This is just a quick tip, I may revisit the idea in a longer form in future, but it’s so good I want to cover it without further delay.
On with the tip. It actually relies on a bit of mental trickery but we’ll come to that in a minute.
Scour your railway and pick out scenes where, if it was real, objects would be moving through the air.
Imagine for a second that the giant hand that occasionally comes down to prod stuck trains were to sprinkle life-giving pixie dust over your layout and if came to life where might things be in motion and in particular moving through the air?
Possible scenarios include smoke from an engine house chimney or ballast / coal falling from a loading conveyer. In less industrial vista’s, a plane in flight, a ball being kicked or goods falling off a lorry would also all work.
Now recreate the scene, capturing the movement in the air – frozen mid flight – in your model.
Although the techniques for creating the models for this is beyond the scope of this post none are too difficult. In the above examples, tease sone cotton wool apart for smoke and to create falling ballast, or goods, build a vertical ‘stream’ of the objects from the ground up. Add some glue, position the items and repeat adding successive layers on the top until you reach the height required. To suspend individual objects – a plane or ball – either hang them from the ceiling using transparent fishing line or use thin jewelry wire to elevate them from the ground.
Such scenes add vitality and interest, with the frozen movement pulling the viewer in. They create dynamism that is otherwise missing from our small static models.
But they’re often found in big award winning layouts and adding them to your layout will make your railway far more lifelike and interesting.
Take a look at the photograph with this post. It’s a diorama’s set in the award winning model railway at Miniature Wunderland Hamburg. The team there know their stuff and how to make a model railway that grabs the attention and keeps it. In this short, look at the coal loader near by the Blue van towards the bottom left of the picture. See how the falling coal is frozen in mid air. Dozens of such frozen movement sketches are found across their layout and add to the realism, vitality and life of their amazing railways.
But Why Does It Work
“Here’s the sciencey bit”
Modelling objects frozen in mid air gives the impression of life because the brain expects things in mid air to be moving. The human brain and eye are wired for motion and when they see’s something that should be moving but isn’t the brain fills in the gaps, adding motion it expects.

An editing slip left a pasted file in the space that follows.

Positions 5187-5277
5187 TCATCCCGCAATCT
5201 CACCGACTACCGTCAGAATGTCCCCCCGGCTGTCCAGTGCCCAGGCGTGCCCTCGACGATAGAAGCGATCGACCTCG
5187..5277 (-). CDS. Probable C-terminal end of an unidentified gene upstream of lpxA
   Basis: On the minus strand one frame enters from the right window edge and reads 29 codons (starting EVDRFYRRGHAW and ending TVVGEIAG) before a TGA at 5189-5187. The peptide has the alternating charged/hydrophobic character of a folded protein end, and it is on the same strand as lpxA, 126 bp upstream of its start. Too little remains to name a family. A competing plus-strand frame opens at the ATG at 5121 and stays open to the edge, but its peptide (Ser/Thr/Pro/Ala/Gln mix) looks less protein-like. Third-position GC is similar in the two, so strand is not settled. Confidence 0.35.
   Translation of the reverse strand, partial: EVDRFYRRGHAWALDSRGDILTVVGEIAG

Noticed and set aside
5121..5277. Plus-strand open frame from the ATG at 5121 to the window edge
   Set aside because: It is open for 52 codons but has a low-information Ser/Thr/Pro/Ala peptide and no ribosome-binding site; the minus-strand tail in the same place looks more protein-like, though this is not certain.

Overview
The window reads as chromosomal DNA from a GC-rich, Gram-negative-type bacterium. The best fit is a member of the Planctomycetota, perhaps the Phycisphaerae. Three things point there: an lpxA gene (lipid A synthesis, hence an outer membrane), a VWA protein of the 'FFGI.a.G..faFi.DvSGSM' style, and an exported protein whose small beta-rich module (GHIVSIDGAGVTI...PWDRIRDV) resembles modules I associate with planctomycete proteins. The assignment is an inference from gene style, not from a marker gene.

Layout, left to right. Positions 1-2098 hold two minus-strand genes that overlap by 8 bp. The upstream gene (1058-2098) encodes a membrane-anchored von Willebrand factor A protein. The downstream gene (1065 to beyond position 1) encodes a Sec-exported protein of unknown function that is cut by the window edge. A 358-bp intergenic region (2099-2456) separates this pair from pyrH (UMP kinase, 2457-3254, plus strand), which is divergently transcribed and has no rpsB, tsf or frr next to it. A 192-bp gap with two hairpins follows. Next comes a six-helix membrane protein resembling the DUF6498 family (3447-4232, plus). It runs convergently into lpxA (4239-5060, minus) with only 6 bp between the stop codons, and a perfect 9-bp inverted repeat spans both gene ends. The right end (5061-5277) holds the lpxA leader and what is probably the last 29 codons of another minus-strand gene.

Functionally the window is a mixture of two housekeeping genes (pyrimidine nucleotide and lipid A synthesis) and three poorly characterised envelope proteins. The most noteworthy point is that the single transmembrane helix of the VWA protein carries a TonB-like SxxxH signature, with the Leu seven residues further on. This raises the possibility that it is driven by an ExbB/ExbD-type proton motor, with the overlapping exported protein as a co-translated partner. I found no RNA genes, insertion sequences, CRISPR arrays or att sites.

When there then isn’t the motion it expects, our brain can’t help but stop, evaluate it’s inputs and reconsider. Such scenes force us to stop and focus.
It works because the optical processing parts of the brain see movement, adding realism to our models, and then when there isn’t movement pulls us in to check what’s going on, keeping the viewer interested. It’s a double win for the model maker.
MRE Note: For a fascinating background on optical illusions, see Brainblogger.
Have fun, and let me know what moments in time you freeze.
> A final, personal, note: I spend a huge amount of time testing, photographing, writing and researching techniques for these articles and pay for all the running costs of MRE out of my own pocket. If you found this article useful you can support me by making a donation on my fund-raising page. Thanks and happy modelling, Andy.
Andy is a lifelong modeler, writer, and founder of modelrailwayengineer.com. He has been building model railways, dioramas, and miniatures for over 20 years. His passion for model making and railways began when he was a child, building his first layout at the age of seven.
Andy’s particular passion is making scenery and structures in 4mm scale, which he sells commercially. He is particularly interested in modelling the railways of South West England during the late Victorian/early Edwardian era, although he also enjoys making sci-fi and fantasy figures and dioramas. His website has won several awards, and he is a member of MERG (Model Railway Electronics Group) and the 009 Society.
When not making models, Andy lives in Surrey with his wife and teenage son. Other interests include history, science fiction, photography, and programming. Read more about Andy.